The benefit of this administrative concession is that it can operate retrospectively to exempt trustees who may already be exposed to surcharges. For instance, a trustee who has already unwittingly bought NSW residential land under the terms of a standard discretionary trust since 21 June 2016 may apply for this exemption to avoid surcharge purchaser duty. Similarly, a trustee of a standard discretionary trust that held NSW residential land at 31 December 2016 but failed to amend their trust deed in time to avoid surcharge land tax could apply for this exemption to resolve this issue.

We can assist in making these exemption applications for affected discretionary and hybrid trusts and also in drafting the required amendments for the exemption to apply. You should be aware that the trust deed amendment required to achieve the required result is not as simple as merely deleting foreign resident beneficiaries. This is because the FATA definition of a 'foreign person' has complex aggregation and tracing rules. It should also be noted that changes to the beneficiaries of a discretionary trust could also trigger duty and tax consequences, so these should be considered before undertaking any such changes.

To many people's minds the trust deed of a discretionary or hybrid trust is a private document which is not publicly available. We would discourage readers from adopting the view that the OSR will not be able to find out whether a discretionary trust is a foreign person because it either does not have access to the trust deed or know if a beneficiary is foreign. The OSR is actively investigating compliance with these surcharges as part of its 2016–2017 Compliance Program.

The 'Purchaser/Transferee Declaration' form which every purchaser of NSW land must complete as part of their stamp duty assessment has questions which specifically require a purchaser to indicate whether they are a discretionary trust and whether they are a 'foreign person' for surcharge purposes. We understand the OSR is auditing these forms in situations where it has other information relating to the nationality of the purchaser. Besides the information provided on these forms the OSR may exchange information with the Australian Taxation Office (which now also administers the Foreign Investment Review Board functions as they relate to residential land). Income tax records indicating the existence of foreign beneficiaries to a trust are another possible way of identifying a foreign trust.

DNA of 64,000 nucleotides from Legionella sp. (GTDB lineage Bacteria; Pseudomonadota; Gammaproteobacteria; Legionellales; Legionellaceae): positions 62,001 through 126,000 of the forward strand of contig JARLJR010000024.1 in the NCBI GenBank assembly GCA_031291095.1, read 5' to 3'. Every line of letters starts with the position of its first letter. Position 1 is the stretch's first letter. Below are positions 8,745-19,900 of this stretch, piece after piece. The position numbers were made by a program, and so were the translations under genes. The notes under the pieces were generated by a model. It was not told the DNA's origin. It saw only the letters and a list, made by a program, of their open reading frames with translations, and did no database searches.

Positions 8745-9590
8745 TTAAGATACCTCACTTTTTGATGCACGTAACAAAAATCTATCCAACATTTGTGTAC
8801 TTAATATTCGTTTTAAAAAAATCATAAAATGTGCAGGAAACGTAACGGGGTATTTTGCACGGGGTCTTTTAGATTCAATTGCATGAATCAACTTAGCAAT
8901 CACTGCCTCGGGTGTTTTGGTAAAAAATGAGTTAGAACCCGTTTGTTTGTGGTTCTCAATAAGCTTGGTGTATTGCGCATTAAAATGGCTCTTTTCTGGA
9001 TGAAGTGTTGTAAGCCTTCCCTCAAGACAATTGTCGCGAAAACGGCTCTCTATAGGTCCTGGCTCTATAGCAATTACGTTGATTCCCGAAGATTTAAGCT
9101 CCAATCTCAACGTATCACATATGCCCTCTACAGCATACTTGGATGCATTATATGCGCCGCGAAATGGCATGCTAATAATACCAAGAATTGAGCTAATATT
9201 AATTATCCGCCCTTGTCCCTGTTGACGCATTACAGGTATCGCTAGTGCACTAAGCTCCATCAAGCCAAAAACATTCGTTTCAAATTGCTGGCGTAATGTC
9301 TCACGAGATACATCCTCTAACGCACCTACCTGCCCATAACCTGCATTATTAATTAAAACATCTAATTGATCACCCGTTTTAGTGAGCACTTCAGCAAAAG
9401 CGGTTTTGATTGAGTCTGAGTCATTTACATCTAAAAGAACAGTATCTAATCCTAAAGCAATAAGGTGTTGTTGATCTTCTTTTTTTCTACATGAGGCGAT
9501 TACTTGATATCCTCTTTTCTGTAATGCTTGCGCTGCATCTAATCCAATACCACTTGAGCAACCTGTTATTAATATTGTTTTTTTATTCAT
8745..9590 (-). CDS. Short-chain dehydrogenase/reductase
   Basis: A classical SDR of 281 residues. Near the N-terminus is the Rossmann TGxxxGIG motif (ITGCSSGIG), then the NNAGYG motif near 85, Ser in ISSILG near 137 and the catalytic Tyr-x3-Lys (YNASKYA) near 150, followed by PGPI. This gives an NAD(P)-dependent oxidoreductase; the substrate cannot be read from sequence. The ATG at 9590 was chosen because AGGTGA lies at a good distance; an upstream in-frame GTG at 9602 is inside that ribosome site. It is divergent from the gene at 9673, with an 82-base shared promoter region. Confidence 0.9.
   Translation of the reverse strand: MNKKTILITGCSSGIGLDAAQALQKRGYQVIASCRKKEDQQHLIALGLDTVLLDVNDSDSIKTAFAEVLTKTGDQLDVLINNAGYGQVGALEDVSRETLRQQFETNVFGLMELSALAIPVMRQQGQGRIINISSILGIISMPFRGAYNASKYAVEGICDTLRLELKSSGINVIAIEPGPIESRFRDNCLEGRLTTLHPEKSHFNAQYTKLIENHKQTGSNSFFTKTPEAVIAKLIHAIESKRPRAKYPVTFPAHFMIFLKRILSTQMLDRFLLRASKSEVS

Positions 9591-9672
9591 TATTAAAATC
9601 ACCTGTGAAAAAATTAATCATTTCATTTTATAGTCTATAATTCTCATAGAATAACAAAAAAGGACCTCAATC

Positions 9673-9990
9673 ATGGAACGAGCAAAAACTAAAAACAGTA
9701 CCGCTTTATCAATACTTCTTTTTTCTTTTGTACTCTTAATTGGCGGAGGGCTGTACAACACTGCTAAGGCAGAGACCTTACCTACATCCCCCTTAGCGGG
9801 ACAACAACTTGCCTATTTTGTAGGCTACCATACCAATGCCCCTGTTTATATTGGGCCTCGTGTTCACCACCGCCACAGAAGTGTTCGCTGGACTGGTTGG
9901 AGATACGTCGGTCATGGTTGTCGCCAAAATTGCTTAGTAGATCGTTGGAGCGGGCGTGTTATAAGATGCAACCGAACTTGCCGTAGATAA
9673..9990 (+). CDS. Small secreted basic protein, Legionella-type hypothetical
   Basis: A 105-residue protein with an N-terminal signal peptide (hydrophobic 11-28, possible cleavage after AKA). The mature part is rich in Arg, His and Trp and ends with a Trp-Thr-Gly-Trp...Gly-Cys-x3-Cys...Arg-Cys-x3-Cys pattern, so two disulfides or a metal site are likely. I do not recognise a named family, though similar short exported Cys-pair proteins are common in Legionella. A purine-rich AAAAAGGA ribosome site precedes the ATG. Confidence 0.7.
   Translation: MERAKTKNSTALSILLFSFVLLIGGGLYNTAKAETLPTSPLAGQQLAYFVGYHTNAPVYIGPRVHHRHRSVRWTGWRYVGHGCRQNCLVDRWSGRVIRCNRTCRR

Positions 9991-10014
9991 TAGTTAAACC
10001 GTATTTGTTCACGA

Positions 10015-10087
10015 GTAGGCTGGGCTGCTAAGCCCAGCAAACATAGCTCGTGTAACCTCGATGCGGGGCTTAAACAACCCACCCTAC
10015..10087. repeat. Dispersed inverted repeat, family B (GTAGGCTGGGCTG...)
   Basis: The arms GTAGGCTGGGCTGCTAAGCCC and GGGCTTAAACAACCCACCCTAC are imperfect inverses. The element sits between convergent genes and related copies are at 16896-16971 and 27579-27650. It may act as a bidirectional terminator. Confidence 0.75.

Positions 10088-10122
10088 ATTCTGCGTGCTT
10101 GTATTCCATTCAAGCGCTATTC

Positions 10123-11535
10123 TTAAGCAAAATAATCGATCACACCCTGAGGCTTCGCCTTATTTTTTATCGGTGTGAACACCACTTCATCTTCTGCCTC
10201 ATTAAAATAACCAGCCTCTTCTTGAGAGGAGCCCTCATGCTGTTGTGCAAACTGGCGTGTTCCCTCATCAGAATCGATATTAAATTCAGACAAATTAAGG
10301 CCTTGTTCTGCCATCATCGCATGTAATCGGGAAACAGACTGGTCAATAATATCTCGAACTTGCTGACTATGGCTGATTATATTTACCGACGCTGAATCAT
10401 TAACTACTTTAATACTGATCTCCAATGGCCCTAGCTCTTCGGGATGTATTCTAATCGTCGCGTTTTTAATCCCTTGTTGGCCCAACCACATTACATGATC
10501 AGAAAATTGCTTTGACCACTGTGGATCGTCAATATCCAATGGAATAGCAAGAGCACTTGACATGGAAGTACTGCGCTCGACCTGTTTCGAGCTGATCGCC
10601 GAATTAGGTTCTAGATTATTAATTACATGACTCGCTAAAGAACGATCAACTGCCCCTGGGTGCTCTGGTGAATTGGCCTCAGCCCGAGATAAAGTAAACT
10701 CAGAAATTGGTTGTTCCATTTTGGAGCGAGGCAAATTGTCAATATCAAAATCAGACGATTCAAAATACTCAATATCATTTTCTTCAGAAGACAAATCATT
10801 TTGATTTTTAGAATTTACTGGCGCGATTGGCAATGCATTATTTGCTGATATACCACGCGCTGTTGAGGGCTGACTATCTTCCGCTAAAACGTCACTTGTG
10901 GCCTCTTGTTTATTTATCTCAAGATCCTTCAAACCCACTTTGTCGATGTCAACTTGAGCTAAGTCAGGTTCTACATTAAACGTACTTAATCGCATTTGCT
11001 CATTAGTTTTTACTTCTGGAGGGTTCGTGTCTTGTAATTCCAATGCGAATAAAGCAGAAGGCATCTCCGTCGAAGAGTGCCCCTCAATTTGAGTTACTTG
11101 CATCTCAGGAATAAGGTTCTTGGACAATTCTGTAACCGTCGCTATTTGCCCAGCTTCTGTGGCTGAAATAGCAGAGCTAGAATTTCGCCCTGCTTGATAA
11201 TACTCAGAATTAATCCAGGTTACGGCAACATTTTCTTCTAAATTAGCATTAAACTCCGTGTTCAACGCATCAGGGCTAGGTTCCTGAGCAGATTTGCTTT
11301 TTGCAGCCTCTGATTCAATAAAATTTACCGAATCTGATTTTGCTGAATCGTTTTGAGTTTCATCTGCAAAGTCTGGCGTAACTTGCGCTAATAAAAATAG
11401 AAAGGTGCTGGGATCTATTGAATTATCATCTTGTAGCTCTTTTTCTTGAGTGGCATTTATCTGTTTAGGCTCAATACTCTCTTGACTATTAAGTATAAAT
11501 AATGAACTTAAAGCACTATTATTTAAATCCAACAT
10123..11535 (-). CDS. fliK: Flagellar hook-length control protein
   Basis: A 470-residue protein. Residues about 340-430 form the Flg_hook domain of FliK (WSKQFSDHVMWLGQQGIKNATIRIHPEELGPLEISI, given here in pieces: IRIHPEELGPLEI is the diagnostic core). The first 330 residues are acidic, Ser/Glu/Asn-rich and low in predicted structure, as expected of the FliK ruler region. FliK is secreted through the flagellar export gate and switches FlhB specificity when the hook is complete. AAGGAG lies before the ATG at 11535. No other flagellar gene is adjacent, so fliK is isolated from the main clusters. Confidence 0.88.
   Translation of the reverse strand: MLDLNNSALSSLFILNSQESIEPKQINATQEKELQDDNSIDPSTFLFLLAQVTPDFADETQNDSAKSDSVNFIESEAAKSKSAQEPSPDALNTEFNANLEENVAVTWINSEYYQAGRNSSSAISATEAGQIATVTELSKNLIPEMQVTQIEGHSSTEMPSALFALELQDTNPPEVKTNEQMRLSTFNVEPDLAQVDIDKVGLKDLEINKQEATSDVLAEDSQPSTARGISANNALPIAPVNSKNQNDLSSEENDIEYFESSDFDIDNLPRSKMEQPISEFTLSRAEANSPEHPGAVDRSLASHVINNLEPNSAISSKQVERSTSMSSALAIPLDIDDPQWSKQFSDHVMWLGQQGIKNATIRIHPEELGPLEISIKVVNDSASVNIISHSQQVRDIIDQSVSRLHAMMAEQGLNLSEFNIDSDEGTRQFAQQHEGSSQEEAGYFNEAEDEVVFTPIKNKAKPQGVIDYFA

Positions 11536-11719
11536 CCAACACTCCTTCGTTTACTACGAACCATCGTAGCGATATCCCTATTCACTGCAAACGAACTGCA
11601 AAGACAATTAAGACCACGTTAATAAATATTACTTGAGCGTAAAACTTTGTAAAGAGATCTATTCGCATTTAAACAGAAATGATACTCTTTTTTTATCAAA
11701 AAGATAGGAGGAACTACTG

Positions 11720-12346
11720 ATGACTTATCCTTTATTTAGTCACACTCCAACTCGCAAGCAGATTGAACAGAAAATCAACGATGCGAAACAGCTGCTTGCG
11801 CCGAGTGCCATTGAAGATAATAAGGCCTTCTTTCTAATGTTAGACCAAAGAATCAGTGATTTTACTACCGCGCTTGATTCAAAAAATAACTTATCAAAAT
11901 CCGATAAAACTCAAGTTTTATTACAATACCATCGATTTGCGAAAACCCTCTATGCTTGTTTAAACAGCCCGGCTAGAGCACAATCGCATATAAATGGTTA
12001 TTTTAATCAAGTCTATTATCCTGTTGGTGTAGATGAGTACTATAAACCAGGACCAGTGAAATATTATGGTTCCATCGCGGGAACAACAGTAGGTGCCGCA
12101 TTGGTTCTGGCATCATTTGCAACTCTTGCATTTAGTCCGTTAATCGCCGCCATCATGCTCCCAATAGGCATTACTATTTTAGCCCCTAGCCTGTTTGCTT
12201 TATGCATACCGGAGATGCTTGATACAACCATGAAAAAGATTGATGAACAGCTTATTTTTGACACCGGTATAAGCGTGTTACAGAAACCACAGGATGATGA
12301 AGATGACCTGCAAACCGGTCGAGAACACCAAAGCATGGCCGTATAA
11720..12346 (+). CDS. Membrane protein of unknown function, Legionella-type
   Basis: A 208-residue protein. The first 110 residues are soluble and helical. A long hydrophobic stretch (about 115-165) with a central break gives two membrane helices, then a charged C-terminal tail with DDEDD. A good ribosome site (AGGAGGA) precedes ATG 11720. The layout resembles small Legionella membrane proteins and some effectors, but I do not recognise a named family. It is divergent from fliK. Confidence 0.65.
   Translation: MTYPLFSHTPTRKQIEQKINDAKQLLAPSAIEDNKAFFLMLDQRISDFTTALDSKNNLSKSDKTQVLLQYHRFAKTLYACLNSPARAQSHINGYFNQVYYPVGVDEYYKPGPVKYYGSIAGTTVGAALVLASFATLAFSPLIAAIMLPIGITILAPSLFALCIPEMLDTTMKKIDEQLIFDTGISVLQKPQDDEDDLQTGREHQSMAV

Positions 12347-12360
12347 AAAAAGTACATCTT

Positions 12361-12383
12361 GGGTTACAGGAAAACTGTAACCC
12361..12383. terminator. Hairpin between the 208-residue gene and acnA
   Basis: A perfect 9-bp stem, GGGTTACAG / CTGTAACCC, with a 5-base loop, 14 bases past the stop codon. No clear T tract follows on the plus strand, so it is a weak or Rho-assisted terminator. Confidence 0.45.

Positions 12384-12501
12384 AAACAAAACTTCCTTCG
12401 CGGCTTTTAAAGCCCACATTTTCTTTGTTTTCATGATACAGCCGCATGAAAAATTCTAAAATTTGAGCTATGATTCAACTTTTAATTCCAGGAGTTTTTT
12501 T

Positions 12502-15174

To print this article, all you need is to be registered on

Click to Login as an existing user or Register so you can print this article.

Some comments from our readers…
“The articles are extremely timely and highly applicable”
“I often find critical information not available elsewhere”
“As in-house counsel, Mondaq’s service is of great value”

Up-coming Events Search
Font Size:
Mondaq on Twitter
Register for Access and our Free Biweekly Alert for
This service is completely free. Access 250,000 archived articles from 100+ countries and get a personalised email twice a week covering developments (and yes, our lawyers like to think you’ve read our Disclaimer).
Email Address
Company Name
Confirm Password
Mondaq Topics -- Select your Interests
 Law Performance
 Law Practice
 Media & IT
 Real Estate
 Wealth Mgt
Asia Pacific
European Union
Latin America
Middle East
United States
Worldwide Updates
Check to state you have read and
agree to our Terms and Conditions

Terms & Conditions and Privacy Statement (the Website) is owned and managed by Mondaq Ltd and as a user you are granted a non-exclusive, revocable license to access the Website under its terms and conditions of use. Your use of the Website constitutes your agreement to the following terms and conditions of use. Mondaq Ltd may terminate your use of the Website if you are in breach of these terms and conditions or if Mondaq Ltd decides to terminate your license of use for whatever reason.

Use of

You may use the Website but are required to register as a user if you wish to read the full text of the content and articles available (the Content). You may not modify, publish, transmit, transfer or sell, reproduce, create derivative works from, distribute, perform, link, display, or in any way exploit any of the Content, in whole or in part, except as expressly permitted in these terms & conditions or with the prior written consent of Mondaq Ltd. You may not use electronic or other means to extract details or information about’s content, users or contributors in order to offer them any services or products which compete directly or indirectly with Mondaq Ltd’s services and products.